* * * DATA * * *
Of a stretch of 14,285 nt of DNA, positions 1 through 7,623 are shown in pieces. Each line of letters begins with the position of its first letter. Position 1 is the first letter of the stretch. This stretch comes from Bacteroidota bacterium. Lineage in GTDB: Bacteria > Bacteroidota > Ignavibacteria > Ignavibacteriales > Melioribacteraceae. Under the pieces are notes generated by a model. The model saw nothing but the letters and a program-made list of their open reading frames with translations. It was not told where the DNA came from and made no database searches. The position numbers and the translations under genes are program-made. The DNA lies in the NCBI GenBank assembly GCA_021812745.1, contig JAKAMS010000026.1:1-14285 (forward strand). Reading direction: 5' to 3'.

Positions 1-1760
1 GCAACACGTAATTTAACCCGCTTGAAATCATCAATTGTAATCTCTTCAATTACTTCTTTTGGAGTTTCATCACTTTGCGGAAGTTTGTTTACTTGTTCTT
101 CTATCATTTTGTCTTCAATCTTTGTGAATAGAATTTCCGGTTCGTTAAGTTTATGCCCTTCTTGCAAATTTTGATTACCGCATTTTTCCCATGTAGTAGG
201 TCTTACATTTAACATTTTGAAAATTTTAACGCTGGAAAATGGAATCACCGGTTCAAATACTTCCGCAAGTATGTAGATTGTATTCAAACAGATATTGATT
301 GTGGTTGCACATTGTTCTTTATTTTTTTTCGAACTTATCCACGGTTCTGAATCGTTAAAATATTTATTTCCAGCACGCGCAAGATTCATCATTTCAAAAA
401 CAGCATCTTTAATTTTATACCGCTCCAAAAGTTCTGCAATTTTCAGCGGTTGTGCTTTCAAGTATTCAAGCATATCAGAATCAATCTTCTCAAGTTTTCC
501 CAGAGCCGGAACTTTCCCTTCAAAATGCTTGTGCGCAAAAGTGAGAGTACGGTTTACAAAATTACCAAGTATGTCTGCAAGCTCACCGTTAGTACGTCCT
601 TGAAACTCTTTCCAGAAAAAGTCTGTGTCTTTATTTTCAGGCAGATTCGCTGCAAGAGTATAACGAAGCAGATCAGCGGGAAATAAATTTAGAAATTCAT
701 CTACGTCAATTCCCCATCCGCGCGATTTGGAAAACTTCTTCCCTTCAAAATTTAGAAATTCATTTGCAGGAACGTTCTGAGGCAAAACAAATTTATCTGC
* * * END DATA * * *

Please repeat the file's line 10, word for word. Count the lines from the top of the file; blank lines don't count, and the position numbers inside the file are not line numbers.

701 CTACGTCAATTCCCCATCCGCGCGATTTGGAAAACTTCTTCCCTTCAAAATTTAGAAATTCATTTGCAGGAACGTTCTGAGGCAAAACAAATTTATCTGC